The fight against zero-tolerance laws for Marijuana in Indonesia
- January 28, 2019
Simply put, marijuana might easily be one of the most divisive elements of societies around the world (at least, at this time). While a large number of people avidly support this plant, their counterparts proudly voice their disapproval towards a plant that (in all honesty) isn’t the safest drug on the market. After all, pot has been connected to cognition and IQ problems later in life, as well as rare forms of addiction, and the drug itself does boast a high potential for abuse. So, as you can imagine, more conservative or protective nations would be rightfully way about integrating the plant into their culture. Take, for example, the current situation in Indonesia. Although multiple countries across Asia are starting to warm up to the little green herb (like Thailand, which recently legalized medical pot), Indonesia does not appear to be faltering and has maintained its strict zero-tolerance laws for marijuana. Nevertheless, as with any political movement, some people are starting to argue their points. Let’s take a closer look at the fight against zero-tolerance laws for marijuana in Indonesia.
Severe Punishment for Pot
Home to about 261 million people, Indonesia might have strict laws about marijuana, but, to date, this little herb is the most widely used illegal substance in the entire archipelago. As part of a front to combat the growing drug problem in Indonesia, President Joko Widodo (Jokowi) has planned to lift the law that issues a death penalty to drug peddlers and dealers. However, under these new plans, the Indonesian police would have the authority to shoot anyone who is dealing or trafficking marijuana on sight. For the people who choose to grow pot (at a high risk), men and women can face the death penalty or potentially pay 8 billion rupiah ($500,000 USD).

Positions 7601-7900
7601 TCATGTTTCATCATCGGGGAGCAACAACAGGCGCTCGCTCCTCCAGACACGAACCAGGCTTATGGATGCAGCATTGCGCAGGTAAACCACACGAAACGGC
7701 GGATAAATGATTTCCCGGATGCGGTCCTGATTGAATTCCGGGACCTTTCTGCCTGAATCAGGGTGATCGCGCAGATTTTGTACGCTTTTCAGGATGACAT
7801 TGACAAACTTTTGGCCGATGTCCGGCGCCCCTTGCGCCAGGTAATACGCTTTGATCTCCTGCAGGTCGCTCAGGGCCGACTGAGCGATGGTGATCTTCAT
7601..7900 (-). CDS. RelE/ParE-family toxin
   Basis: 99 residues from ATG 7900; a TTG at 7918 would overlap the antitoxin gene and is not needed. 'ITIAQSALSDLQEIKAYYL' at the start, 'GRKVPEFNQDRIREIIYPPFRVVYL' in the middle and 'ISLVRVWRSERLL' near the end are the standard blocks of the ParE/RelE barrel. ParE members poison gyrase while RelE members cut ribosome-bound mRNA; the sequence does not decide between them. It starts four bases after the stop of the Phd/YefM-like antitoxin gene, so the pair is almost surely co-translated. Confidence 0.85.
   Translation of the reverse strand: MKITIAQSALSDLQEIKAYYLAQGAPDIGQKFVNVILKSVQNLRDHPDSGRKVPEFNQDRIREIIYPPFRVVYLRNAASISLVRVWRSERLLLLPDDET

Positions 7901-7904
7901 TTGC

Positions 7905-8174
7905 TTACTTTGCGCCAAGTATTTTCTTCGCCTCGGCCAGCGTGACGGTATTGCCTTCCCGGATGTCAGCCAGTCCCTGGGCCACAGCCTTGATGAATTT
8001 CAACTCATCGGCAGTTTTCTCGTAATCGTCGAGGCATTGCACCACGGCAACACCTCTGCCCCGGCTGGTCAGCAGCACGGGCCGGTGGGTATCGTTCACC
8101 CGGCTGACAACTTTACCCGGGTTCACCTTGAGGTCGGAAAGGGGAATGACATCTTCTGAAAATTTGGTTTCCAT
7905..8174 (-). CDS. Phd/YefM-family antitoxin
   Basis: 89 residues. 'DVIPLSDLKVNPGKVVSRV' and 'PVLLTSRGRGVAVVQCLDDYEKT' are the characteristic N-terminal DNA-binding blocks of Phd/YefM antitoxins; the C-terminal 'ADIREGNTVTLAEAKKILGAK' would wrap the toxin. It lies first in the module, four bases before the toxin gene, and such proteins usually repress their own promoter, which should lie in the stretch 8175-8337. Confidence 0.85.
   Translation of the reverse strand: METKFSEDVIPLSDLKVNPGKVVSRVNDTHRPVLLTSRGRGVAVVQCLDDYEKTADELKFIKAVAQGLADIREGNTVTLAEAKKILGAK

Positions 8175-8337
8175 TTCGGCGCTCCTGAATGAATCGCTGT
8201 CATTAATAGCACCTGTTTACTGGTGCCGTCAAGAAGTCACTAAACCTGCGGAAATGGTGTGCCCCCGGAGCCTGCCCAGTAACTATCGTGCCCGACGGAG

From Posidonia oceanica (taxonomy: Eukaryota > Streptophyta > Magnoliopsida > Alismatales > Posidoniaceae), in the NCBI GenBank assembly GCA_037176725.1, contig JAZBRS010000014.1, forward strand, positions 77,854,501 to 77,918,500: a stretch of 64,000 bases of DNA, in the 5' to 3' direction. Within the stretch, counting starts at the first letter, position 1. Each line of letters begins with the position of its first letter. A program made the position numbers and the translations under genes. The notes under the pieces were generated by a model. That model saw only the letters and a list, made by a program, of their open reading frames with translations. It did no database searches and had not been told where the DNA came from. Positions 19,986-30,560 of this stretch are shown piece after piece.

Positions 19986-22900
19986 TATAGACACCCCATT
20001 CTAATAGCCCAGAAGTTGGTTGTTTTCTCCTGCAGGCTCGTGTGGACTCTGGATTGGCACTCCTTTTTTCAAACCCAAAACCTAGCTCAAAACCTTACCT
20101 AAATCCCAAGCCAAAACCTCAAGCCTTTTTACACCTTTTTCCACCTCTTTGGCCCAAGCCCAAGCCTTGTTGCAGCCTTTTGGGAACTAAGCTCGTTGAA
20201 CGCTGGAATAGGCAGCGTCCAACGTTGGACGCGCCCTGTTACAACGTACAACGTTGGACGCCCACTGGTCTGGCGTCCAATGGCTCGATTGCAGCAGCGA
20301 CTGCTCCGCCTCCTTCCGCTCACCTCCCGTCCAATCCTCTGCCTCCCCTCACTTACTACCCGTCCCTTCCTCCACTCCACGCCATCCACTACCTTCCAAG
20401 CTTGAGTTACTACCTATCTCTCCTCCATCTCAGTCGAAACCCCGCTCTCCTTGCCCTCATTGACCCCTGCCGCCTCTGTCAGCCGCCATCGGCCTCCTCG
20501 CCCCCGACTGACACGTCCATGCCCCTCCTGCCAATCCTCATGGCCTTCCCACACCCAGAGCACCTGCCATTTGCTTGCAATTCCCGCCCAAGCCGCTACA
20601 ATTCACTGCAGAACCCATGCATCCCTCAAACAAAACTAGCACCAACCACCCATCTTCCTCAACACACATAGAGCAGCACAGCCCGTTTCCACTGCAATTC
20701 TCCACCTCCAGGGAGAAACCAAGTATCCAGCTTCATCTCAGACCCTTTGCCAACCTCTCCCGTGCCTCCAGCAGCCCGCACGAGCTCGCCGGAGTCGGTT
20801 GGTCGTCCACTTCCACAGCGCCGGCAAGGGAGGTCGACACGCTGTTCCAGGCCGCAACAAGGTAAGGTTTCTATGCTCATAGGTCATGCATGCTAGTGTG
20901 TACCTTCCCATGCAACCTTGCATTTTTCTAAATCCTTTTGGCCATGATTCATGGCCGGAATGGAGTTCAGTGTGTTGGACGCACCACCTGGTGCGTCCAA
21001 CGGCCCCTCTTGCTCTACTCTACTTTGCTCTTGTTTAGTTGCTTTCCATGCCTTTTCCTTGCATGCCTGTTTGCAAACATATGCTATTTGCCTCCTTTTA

Transportation of Cannabis
So, if the laws are so Draconian in Indonesia, how does this little plant manage to be shipped across the borders, anyway? To answer that, you would have to travel several decades in the past to the region of Sumatra, where marijuana was planted to deter pests. Only in the 1920s did the Dutch colonists first introduce restrictions on the herb. Later, in 1971, the Indonesian government outlawed pot and declared it to be a Class-1 narcotic.
However, in recent times, the Lingkar Ganja Nusantara (LGN), a group dedicated to the advocation of pot legalization, has come forward to argue against the harsh laws enforced throughout the country. Besides sponsoring film screenings and other public events, LGN also took part in the 2016 Marijuana March, despite Indonesia’s rigorous stance on this little herb. Besides arguing in favor of pot, though, LGN has hosted events for cleaning trash and planting trees as part of environmental initiatives.
Seeking Treatment for Marijuana Use Disorder
Marijuana may be marketed as an alternative medication, but only a few health benefits can be procured from this reputed “miracle plant.” Although the rate of addiction is relatively rare, you still do not want to take the chance that you could possibly become one of these few pot addicts. If you are trying to beat marijuana abuse or have a friend or family member who is coping with this terrible problem, get in touch with Asana Recovery today. Our professional team of counselors and healthcare experts will help you endure the painful process detox and withdrawal and guide you through each step of rehabilitation to help you separate yourself from these substances.
If you want to find out more about our residential treatment or supervised detoxification/withdrawal programs or enroll in one of these programs today, we are ready and waiting to speak with you at your leisure and your disclosure. Call Asana now at (949) 438-4504 to learn how you can kick your marijuana use to the curb.